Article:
You CAN meet with other doctors. Even if you’ve already started treatment someplace else. Ask around. Check out success rates. Who is open to experimental trials and who is not? Who takes the time and explains things to you? How big is the clinic? Will I have more personal treatment or will I be treated as just another number? For more guidance on how to evaluate different clinics, check out The Ultimate Guide to Choosing A Fertility Clinic… and Knowing When to Get a Second Opinion.
If you decide to shop around a bit for the best doctor for you – keep it mind that it could take awhile. Some doctors don’t have available appointments for months. So get it on the books now.
Now, about those supplements…
People swear by them. And there are doctors out there that suggest taking a few of them (CoQ10 (Ubiquinol) in particular).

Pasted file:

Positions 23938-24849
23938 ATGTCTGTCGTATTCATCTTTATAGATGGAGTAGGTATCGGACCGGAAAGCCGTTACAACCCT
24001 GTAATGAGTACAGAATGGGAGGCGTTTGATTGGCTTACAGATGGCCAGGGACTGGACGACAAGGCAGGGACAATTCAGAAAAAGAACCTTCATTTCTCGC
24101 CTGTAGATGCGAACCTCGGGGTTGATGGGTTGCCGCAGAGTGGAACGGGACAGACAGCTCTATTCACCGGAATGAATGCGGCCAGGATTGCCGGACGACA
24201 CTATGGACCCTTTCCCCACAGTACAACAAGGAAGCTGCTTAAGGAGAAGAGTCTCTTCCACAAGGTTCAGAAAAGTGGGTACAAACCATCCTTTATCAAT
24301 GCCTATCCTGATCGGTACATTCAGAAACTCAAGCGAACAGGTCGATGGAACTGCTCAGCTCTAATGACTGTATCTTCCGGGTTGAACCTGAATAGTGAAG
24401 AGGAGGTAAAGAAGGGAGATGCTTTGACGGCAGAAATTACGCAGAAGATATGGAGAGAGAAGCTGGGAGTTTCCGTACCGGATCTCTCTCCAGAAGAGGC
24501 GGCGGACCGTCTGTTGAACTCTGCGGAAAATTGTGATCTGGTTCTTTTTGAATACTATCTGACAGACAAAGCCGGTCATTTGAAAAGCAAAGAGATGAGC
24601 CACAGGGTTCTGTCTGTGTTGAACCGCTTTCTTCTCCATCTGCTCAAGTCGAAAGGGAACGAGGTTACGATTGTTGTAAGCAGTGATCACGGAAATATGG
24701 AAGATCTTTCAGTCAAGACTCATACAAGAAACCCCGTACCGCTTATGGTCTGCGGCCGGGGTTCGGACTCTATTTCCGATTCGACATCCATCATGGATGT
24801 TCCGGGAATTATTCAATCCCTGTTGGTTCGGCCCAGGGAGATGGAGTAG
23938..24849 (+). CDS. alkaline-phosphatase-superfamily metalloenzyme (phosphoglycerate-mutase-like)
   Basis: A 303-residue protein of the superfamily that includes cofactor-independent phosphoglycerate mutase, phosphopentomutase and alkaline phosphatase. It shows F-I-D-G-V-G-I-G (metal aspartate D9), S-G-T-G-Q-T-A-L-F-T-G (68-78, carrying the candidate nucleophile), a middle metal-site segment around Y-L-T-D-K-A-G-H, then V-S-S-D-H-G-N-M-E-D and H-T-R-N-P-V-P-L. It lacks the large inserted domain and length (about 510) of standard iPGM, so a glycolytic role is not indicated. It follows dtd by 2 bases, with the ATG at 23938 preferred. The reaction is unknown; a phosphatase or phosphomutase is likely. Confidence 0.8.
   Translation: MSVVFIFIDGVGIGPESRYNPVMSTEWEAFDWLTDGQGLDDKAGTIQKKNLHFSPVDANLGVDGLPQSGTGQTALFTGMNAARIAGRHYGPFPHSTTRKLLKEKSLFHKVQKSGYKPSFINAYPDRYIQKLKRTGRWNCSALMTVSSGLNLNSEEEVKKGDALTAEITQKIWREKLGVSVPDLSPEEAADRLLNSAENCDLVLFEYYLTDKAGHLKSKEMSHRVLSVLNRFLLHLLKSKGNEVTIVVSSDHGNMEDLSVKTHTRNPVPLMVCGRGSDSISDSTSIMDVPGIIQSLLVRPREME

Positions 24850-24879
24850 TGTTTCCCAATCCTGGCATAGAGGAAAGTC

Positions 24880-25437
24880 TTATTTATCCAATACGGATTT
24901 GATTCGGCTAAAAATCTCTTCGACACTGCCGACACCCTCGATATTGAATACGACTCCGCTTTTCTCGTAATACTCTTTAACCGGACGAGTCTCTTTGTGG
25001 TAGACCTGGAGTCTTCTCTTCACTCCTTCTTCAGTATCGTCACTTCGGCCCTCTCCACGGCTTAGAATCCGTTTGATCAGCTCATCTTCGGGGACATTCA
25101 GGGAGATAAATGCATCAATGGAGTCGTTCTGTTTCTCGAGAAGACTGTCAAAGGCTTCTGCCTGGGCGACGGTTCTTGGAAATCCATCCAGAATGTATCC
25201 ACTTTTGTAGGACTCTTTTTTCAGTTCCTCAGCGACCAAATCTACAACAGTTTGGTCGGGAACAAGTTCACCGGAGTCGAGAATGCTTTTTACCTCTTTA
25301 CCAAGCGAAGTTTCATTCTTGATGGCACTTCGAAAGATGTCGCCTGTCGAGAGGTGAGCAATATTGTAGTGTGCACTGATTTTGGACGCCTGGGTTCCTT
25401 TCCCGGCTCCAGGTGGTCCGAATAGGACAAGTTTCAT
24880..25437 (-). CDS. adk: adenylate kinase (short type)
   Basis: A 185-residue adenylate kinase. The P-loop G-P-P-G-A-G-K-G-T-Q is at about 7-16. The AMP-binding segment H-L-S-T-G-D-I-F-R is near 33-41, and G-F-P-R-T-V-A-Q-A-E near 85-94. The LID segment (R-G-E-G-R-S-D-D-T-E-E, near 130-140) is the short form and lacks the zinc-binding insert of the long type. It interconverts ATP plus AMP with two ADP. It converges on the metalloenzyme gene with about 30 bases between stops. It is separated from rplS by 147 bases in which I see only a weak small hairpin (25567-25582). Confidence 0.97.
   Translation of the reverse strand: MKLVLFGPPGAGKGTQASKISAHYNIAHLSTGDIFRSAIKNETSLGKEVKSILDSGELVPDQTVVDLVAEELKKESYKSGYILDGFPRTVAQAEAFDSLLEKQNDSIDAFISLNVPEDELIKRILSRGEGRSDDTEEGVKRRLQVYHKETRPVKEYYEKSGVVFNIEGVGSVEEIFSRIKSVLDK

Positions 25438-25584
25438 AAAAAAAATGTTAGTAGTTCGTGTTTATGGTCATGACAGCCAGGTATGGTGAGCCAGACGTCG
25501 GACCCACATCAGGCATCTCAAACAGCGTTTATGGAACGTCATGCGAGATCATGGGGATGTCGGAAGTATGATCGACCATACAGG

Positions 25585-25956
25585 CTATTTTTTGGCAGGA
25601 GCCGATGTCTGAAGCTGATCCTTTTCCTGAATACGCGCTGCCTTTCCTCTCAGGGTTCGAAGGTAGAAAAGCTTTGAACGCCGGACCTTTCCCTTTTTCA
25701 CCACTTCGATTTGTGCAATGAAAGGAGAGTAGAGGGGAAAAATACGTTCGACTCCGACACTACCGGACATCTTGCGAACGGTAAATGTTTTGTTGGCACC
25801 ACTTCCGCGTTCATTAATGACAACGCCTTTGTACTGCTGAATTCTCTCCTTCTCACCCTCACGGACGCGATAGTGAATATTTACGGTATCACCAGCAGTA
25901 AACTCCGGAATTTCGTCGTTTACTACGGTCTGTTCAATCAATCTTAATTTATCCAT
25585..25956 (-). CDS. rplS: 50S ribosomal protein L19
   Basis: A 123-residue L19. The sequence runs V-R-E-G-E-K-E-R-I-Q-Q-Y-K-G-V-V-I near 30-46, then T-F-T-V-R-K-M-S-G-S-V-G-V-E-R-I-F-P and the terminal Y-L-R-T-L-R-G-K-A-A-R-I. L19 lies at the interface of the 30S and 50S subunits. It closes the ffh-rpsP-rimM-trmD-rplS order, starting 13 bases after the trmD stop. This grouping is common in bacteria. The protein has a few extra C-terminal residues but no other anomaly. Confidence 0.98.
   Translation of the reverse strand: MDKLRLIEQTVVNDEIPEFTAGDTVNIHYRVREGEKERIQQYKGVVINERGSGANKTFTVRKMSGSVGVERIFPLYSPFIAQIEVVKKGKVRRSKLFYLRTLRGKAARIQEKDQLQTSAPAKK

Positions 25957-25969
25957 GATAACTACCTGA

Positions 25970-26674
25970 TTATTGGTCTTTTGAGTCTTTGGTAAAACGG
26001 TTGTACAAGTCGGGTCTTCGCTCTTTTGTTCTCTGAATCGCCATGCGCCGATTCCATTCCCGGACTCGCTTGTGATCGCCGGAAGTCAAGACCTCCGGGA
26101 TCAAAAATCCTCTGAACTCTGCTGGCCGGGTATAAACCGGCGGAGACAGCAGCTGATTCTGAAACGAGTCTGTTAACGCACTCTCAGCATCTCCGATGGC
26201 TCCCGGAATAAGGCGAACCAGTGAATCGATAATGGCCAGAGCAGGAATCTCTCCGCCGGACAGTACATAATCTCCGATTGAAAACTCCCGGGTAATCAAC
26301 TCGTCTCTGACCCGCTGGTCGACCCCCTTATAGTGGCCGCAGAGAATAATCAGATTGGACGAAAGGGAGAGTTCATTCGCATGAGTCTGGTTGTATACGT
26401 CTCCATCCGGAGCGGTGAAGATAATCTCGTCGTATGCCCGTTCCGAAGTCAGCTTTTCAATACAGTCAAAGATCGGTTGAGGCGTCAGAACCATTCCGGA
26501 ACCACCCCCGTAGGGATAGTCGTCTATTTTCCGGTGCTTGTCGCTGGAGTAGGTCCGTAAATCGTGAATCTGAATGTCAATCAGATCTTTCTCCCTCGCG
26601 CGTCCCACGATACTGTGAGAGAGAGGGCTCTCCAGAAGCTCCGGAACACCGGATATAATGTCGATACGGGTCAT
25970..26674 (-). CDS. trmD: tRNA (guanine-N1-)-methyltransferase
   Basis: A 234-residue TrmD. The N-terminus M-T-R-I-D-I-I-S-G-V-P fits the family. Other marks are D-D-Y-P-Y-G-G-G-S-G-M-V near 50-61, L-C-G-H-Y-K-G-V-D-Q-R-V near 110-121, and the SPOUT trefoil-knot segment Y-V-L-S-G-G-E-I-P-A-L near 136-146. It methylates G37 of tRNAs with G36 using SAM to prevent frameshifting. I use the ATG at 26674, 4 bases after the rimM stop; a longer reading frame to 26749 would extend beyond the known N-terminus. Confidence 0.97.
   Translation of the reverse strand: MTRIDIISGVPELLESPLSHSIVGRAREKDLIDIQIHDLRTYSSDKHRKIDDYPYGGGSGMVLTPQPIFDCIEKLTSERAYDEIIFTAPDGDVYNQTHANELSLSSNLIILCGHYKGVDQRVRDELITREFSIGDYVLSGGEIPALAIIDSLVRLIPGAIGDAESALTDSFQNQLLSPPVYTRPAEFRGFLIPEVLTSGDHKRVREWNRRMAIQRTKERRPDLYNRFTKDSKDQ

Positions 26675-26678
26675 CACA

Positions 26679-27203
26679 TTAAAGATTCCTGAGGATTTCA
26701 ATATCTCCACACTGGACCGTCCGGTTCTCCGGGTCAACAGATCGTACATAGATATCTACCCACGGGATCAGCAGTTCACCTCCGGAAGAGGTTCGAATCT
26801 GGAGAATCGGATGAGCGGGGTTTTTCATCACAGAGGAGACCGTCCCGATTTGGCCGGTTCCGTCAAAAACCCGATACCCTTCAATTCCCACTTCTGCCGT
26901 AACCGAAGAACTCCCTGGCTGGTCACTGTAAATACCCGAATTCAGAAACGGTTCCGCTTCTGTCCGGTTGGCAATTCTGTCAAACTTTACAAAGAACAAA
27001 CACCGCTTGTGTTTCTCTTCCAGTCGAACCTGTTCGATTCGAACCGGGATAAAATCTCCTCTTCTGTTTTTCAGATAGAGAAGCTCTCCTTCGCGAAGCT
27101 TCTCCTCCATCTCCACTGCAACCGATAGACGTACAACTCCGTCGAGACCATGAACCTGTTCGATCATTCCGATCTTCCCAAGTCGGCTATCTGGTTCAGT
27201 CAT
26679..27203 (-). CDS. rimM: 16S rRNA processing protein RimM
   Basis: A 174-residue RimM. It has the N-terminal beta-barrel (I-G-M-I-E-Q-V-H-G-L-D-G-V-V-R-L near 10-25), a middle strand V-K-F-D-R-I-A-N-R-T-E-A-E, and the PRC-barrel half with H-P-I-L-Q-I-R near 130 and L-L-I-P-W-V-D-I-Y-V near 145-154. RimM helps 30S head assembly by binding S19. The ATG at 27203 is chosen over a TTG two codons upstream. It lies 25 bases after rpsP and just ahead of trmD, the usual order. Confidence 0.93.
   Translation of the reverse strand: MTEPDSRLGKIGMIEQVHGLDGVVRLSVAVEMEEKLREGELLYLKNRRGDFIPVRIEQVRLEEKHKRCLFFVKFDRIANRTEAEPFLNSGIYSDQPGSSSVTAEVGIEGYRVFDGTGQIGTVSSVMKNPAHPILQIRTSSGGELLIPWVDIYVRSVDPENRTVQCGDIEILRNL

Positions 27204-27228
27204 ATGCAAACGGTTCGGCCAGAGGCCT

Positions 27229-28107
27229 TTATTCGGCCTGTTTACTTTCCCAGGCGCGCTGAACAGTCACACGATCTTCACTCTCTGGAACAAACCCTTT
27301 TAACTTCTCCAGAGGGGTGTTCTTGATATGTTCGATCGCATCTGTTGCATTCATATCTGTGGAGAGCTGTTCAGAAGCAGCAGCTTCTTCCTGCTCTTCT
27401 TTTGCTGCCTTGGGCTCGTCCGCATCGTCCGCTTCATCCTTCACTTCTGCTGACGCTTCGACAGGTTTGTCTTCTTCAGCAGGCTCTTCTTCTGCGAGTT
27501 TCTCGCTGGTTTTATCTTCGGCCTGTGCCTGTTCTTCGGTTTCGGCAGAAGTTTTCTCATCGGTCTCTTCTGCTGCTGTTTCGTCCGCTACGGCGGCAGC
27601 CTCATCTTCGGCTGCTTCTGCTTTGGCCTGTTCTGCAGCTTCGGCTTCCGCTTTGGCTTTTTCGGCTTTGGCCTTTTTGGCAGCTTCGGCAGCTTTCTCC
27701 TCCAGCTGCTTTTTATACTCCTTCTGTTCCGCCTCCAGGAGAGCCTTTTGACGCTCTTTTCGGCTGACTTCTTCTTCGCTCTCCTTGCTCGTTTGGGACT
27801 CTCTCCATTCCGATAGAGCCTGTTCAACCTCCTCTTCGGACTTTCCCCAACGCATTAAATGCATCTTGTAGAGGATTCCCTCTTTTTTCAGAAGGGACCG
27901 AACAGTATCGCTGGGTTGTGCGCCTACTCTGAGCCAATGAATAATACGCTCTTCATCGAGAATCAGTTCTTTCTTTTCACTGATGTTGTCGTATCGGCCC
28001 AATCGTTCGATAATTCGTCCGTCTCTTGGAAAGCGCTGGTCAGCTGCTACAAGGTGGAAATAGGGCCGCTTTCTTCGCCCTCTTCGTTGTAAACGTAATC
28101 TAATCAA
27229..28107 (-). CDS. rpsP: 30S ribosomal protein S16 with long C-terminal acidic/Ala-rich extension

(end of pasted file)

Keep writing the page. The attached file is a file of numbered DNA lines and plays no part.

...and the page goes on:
My doctor – the one I went with in the end – was not a fan. He told me if I had brought any in to show him he would have thrown them all out right then and there.
And since I didn’t do supplements before my egg retrieval I can’t really say if taking any are beneficial or not. But we are starting to think about starting up the process again, and I guess if I want to take any I should probably start soon.
Because It can take three to six months for any of them to actually make a difference. At the moment I know I will take CoQ10, vitamin E, vitamin B complex, and a prenatal before my egg retrieval. For my lining I have to take more precautions now that I’m at a risk of developing blood clots, but Pulling Down the Moon, Life Abundant-Blog, and How to Improve Your Uterine Lining all provide a great start of supplements and strategies you can discuss with your doctor.
But you should definitely up your folic acid. This will be in your prenatal, so start taking these ASAP.
5. CONSIDER PGS
I didn’t even know what this was before my egg retrieval. I knew people did genetic testing on their embryos, but that made me a little uneasy. To me, it seemed an unnessecary control to try to put on the process.